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During a DUI Investigation, Will All Age Groups Be Subject to the Field Sobriety Tests?


Interviewer: With the field sobriety tests—are the police going to test everyone even if they’re under 21or even if they’re older than 60 years old?

Drivers under the Age of 21 Are Subject to a Zero Tolerance Alcohol Policy and Face Charges for a BAC of .01

Aaron Bortel: Every case is different. Someone who is under 21 is often subject to zero-tolerance law, not even the per se 08 law. If the driver just has .01 or more in their system the police only need to test them on what’s called a preliminary alcohol screening machine, not on an evidential breath machine or with the blood test.

That alone can be enough to have someone face the consequence of losing their license for a year as well as paying fines. It’s usually in a fraction. We’re not talking about a misdemeanor charge when it’s a.01 or .05 cases. The .05 is vehicle code section 23140; the .01 is vehicle code section 23136, so those are two different violations for people that are under 21.

The Field Sobriety Testing Is Not as In-Depth; This Age Group Already Face Violations for a Trace Amount of Alcohol in Their System

The field sobriety testing may not be as in depth if it’s just more of a per se over .01 being under 21. This is because of course, when you’re under 21; you’re not allowed to drink. They may just get them on the breath testing. The police officers who have done the stop may not be as concerned about the field sobriety tests especially when someone has a low blood alcohol level. This is because they’re expected to perform fairly well on a field sobriety test if they’re at a very low blood alcohol level.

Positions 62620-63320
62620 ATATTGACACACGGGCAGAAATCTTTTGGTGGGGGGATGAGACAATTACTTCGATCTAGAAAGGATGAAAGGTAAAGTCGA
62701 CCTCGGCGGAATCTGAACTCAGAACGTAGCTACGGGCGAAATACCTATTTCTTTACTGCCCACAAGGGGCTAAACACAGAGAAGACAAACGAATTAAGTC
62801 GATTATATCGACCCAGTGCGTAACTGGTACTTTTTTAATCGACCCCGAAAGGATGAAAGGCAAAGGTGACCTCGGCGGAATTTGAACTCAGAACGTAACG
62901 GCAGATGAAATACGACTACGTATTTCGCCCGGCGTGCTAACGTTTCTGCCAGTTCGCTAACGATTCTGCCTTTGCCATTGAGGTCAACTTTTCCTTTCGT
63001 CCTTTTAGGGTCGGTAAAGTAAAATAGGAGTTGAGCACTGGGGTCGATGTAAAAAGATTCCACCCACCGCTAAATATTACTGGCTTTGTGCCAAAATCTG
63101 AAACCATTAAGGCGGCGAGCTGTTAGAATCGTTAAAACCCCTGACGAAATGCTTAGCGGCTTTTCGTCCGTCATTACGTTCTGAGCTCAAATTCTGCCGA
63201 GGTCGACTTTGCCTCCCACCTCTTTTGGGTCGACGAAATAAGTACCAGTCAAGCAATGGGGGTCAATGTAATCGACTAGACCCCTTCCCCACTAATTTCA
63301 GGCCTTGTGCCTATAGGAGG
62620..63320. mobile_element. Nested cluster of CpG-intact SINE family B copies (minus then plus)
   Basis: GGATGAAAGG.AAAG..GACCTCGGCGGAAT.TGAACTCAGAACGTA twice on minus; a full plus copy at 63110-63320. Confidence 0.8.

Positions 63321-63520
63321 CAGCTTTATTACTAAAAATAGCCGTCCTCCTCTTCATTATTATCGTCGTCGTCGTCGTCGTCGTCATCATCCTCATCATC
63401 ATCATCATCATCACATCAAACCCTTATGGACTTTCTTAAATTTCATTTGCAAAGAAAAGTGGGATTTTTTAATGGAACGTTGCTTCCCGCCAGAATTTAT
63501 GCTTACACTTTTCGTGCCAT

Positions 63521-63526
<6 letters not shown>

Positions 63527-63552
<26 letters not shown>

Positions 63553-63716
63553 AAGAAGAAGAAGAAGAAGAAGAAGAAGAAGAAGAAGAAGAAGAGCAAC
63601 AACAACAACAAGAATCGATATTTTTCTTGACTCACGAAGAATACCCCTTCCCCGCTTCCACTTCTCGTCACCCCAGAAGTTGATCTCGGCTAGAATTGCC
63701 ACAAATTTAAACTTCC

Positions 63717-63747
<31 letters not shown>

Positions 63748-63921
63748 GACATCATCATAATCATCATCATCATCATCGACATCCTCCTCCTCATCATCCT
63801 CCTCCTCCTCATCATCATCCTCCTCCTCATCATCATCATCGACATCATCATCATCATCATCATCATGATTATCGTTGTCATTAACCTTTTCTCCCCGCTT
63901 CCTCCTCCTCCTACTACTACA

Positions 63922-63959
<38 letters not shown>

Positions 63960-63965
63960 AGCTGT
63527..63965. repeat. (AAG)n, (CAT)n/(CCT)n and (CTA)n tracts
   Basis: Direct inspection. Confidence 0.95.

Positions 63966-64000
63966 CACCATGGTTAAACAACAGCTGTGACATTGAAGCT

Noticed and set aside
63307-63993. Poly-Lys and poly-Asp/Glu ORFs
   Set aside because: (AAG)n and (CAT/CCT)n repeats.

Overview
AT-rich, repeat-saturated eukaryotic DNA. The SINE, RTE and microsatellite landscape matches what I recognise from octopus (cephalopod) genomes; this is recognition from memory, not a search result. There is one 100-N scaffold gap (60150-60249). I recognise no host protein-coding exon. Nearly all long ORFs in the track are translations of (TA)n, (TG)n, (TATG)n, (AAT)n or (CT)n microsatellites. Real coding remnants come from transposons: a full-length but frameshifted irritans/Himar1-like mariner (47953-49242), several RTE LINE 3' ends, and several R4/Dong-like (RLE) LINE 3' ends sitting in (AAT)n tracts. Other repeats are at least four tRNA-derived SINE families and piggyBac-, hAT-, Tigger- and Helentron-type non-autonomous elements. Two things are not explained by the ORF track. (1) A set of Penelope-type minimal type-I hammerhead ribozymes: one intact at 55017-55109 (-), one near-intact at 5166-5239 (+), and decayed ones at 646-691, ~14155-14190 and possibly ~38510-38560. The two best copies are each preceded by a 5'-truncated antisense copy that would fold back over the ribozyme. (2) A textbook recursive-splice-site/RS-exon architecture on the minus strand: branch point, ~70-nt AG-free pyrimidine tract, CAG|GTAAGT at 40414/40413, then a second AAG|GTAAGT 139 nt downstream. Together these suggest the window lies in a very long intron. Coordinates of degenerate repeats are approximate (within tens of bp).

Young Adults Will Typically Perform Fairly Well on the Field Sobriety Tests

Now, when we talk about what is expected that would be more along the lines of dealing with someone who’s in good shape; who has good balance and what the results would be at different levels of intoxication. For example, someone who’s a young adult; who is in good shape is going to do a lot better on a field sobriety test than someone who is elderly or out of shape and/or overweight.

Young adult will perform better than someone who has some type of a medical issue with their back, with their balance, with their equilibrium, with their legs, their knees, their feet, or their shoulders.

Older Drivers Are More Prone to Physical Issues That Prevent a Satisfactory Performance of the Field Sobriety Tests

There could be all sorts of physical problems that people have that would prevent them from passing the field sobriety test. What we’re talking about is basically the ability to balance on one leg. The ability to touch your nose, to walk a line heel to toe turn around, a number of different field sobriety tests that they have which involve balance.

The other thing they’re looking for is the ability to do two actions at once, such as counting while you’re balancing. The multitasking is something that is measured with the tests in the field, but it’s also something that someone needs to do when they’re driving.

What the officers are looking for is how well this person can do these tasks at the same time. This is something that someone would have to do when they’re driving, such as looking ahead of them, signaling, checking their mirrors, regulating their speed, just everything that you’re doing when you’re driving.

By Aaron Bortel

Aaron Bortel

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